We asked Yale SOM’s Prof. Sang Kim, an operations expert who specializes in supply-chain management, to unpack the news about delayed shipments and backed-up ports.
Early in the pandemic, states waited in frustration for medical equipment from the Strategic National Stockpile. New research outlines a better way to efficiently and equitably allot emergency supplies.
Apps that track food supply chains could make it easier for customers to tip the farmer who produced their coffee or cocoa. But a new paper suggests that this well-intended feature might reduce farmers’ overall income.
Using data from infrared location tracking tags, Yale SOM’s Lesley Meng and her co-authors determined that nurses visit rooms that are farther from the nurses station less frequently, but for longer.
Yale SOM’s Vahideh Manshadi and Scott Rodilitz worked with Food Rescue US to hone their strategy for connecting volunteers with food donations. Their findings can help other nonprofits harness the power of crowds for social good.
‘Snapshots’ of Migrants in Mexico Suggest U.S. Undocumented Population Is Much Larger than Previous Estimates
A new study from Yale SOM’s Edward Kaplan and Scott Rodilitz, making use of data on migrants who have returned to Mexico, suggests that there are an estimated 19.6 million undocumented immigrants in the United States.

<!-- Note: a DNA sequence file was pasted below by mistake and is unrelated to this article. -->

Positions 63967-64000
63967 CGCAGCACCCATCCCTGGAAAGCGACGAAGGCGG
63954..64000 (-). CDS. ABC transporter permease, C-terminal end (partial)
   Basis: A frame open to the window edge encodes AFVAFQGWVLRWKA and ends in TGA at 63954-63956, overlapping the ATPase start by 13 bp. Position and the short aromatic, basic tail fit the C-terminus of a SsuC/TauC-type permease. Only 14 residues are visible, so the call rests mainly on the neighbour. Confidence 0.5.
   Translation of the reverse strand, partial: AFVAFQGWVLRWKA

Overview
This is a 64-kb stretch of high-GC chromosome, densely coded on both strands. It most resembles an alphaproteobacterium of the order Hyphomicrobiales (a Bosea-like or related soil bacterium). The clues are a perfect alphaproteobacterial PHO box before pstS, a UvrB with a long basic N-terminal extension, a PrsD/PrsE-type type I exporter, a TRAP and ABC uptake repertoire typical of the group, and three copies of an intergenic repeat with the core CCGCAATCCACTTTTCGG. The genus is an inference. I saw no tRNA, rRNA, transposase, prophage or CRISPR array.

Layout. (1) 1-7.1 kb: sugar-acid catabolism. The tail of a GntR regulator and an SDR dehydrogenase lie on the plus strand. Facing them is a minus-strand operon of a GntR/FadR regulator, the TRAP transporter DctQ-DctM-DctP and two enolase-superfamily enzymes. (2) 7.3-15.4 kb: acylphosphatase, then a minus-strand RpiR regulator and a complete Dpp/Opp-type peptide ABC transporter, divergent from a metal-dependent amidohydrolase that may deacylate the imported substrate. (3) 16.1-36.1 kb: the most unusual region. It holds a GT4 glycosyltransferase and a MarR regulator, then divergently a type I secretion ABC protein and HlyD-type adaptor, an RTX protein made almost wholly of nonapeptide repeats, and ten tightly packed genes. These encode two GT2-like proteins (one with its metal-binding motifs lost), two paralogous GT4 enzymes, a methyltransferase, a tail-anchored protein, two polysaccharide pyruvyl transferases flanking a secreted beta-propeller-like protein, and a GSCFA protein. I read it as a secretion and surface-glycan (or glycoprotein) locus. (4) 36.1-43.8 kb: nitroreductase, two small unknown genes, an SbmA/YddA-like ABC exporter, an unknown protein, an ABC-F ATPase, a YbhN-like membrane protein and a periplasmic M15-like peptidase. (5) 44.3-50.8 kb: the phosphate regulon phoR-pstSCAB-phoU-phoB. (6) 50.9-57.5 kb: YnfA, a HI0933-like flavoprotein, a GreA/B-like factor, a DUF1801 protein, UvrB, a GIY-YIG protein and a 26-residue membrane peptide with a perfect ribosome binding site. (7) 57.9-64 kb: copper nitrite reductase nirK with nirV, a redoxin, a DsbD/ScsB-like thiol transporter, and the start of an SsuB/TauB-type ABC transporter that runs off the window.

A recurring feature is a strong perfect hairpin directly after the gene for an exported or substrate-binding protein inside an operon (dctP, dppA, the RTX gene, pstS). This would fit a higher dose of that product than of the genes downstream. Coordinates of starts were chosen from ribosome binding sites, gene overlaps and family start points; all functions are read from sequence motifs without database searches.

Epidemiological models have played an influential role in governments’ responses to the COVID-19 pandemic. Yale SOM’s Edieal Pinker takes a look back at one of the most influential models and argues that such rigorous efforts at understanding the likely course of the disease, while imperfect, are critical to good decision making.
Nicolas Encina ’10 and his colleagues at Ariadne Labs have been demonstrating the potential of a collaborative, multidisciplinary process for designing and scaling simple improvements to healthcare—and also its limits.
With proper precautions, the risk of a day at work, a ride on the bus, or a workout at the gym may be acceptable, write Yale SOM’s Arthur J. Swersey and his co-authors. But that risk compounds dramatically when an activity is repeated day after day.
Using a computer model, the researchers found that weekly testing will keep outbreaks under control under relatively optimistic scenarios, but that testing every three days would be more reliable.
Yale SOM’s Edward Kaplan used early reports out of Wuhan to evaluate the likely effectiveness of common tactics, such as isolation of patients and quarantine, in keeping the disease from spreading in new regions.